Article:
It took me a few years to realise just how close I came to be being pulled into the van.

                I should have learnt that day to be safe and to stay in light, busy areas.

                I should have remembered it second year of university the moment sheer stupidity took over… I went for a walk in the dark.                                     

                Having been to the area a few times, I decided that walking in Silverdale in the dark was okay. It wasn’t well lit but the odds of anything happening were slim.

                I was walking along a narrow path under a thick canopy of trees when a car suddenly shot past me. The windows were dense with smoke and the music was blaring. Pillars of smoke rocketed from the windows as they were scrolled down, and I heard the men inside. They were shouting at me. All the usual, ‘darling’, ‘hot’, ‘arse’.  

                Shit. Fuck. Shit. I ran.

                I don’t know why I had come out at night. I don’t know why I hadn’t listened to my boyfriend. Stoke was a rough place and after living there for a few years anyone would forget drugs and abuse were even illegal.

                Up ahead, the car was slowly down and dim, red break lights shone.        

                This was my running route, I knew exactly where to go, but whether or not I could get there in time was another matter. I don’t know why I was so scared, but my heart raced, and right in the pit of my stomach I knew something was wrong.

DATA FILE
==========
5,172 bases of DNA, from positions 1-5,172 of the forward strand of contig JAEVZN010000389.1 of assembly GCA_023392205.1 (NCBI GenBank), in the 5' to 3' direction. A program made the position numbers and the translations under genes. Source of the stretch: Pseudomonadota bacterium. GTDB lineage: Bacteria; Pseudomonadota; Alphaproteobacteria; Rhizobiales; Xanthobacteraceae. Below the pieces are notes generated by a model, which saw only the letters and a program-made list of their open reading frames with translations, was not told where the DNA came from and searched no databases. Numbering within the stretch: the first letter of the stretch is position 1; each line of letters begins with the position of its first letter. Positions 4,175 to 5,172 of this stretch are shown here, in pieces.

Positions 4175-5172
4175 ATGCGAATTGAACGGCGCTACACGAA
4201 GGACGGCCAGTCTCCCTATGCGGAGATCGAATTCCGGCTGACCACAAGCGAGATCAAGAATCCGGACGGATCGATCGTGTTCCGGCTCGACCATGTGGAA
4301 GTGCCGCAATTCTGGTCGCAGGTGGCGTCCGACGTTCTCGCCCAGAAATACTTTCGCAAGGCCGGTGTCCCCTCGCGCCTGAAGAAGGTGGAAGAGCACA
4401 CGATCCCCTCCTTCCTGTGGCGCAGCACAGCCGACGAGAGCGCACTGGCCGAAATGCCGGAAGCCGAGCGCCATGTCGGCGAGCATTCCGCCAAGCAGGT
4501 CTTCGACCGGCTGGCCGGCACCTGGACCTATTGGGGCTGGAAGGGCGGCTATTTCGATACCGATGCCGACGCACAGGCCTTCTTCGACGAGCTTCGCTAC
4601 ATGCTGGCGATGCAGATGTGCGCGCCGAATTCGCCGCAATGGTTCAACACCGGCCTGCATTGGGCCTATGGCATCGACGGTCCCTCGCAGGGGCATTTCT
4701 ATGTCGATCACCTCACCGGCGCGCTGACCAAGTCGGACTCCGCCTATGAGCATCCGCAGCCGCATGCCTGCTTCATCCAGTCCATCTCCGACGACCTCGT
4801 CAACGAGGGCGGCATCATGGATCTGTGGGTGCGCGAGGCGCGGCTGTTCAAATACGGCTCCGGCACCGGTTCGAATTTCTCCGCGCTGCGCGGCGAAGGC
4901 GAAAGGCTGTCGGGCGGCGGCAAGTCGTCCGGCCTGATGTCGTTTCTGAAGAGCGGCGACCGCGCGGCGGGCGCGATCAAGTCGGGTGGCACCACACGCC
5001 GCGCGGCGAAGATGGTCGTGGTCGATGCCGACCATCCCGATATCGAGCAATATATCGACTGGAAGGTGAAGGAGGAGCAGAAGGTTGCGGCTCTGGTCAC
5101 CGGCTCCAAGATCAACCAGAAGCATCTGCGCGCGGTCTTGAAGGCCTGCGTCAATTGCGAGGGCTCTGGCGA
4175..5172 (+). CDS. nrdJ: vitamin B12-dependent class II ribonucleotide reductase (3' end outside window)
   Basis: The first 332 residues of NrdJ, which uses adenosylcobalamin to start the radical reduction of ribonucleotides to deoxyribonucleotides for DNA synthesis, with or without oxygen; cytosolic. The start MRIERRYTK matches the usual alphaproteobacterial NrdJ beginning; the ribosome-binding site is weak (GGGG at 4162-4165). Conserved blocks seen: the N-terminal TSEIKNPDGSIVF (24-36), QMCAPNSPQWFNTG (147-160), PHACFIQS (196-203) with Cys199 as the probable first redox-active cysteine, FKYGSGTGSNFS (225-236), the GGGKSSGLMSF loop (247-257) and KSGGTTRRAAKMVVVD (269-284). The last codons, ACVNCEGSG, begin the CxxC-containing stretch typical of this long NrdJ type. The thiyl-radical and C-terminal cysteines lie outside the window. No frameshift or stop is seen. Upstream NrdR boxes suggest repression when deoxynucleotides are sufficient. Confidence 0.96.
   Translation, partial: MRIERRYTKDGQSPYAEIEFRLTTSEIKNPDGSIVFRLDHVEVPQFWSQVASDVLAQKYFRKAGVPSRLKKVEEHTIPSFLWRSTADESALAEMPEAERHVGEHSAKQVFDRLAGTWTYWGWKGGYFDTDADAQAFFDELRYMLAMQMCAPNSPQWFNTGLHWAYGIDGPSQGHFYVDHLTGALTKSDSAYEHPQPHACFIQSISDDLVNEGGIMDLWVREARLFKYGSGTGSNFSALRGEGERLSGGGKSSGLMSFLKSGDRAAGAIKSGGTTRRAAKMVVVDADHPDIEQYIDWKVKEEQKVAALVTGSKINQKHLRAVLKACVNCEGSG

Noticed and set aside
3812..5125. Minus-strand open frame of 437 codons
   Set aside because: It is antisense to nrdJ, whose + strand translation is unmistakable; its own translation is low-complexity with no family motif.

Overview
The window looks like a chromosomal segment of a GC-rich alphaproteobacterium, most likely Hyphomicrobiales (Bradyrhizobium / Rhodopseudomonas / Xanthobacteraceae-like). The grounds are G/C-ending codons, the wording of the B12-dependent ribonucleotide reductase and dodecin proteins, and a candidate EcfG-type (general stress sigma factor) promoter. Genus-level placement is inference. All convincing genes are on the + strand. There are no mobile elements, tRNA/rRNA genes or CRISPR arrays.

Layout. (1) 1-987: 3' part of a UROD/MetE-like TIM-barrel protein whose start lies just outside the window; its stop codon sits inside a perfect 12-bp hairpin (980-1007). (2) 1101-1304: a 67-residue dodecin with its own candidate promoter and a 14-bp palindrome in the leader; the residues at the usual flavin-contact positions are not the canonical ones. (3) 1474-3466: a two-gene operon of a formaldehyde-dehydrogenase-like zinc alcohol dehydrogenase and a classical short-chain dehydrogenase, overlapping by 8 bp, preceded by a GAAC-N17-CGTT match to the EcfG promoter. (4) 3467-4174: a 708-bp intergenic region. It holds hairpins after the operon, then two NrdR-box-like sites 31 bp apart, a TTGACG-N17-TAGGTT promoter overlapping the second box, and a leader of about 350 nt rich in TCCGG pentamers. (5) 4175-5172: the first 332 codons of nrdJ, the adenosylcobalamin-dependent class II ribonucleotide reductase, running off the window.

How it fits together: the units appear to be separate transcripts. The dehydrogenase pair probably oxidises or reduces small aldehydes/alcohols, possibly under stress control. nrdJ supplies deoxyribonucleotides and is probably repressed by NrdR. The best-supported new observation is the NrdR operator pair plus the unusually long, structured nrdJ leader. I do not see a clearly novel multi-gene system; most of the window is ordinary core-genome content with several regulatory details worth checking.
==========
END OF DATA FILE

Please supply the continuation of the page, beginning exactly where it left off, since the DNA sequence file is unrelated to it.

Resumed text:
For a moment, just a split moment, I thought I was overreacted. Those men were just high, just listening to music… just slowing down the car after shouting at me in the darkness.

                I sprinted to the other side of the road and into the public footpath, up the left side of which was a hill entirely hidden in thick shadow. No one would go up here, and no one would look behind the hedges halfway up.

                I shot up the hill and fell hard behind the bush. I waited. I heard nothing for a while and then, suddenly, voices. Lots of them. Men shouting, “She went this way.”

Meep, meep!

                My heart fell. Never in my life had I been so scared. Never had I felt such intense fear. Not when I was strangled or when I was strangled a second time— I could see those people and I knew they couldn’t kill me. These people below me were high and dangerous and they weren’t children.

                I waited until the voices trailed down the path, and then I waited some more.

                The sprint back to the university could have won me a medal.

                I didn’t report what had happened. I didn’t want to admit to myself that I had ever been that stupid.

                It was the second time I had been in near darkness and people in a car had nearly killed me, and the third time wasn’t any different.

                The third time, and hopefully the last, was a year ago.    

                I left my boyfriends parents house looking quite pretty. I curled my hair, wore a coat that flattered my twenty-four-inch waist and strutted with purpose. My boyfriend had just come home from work and I had decided to go buy some sweets for us.

                I was five minutes out the door when a car belted around the corner. I kept my head focused on the path, wilfully ignoring the shouts being thrown at me. Then the car stopped right ahead of me. The breaks screamed and the shouts got louder but still I refused to look. If I didn’t look then they weren’t real.

                As I got nearer to the car, my heart once again began to race then I heard it… the unmistakable noise of the car door popping open.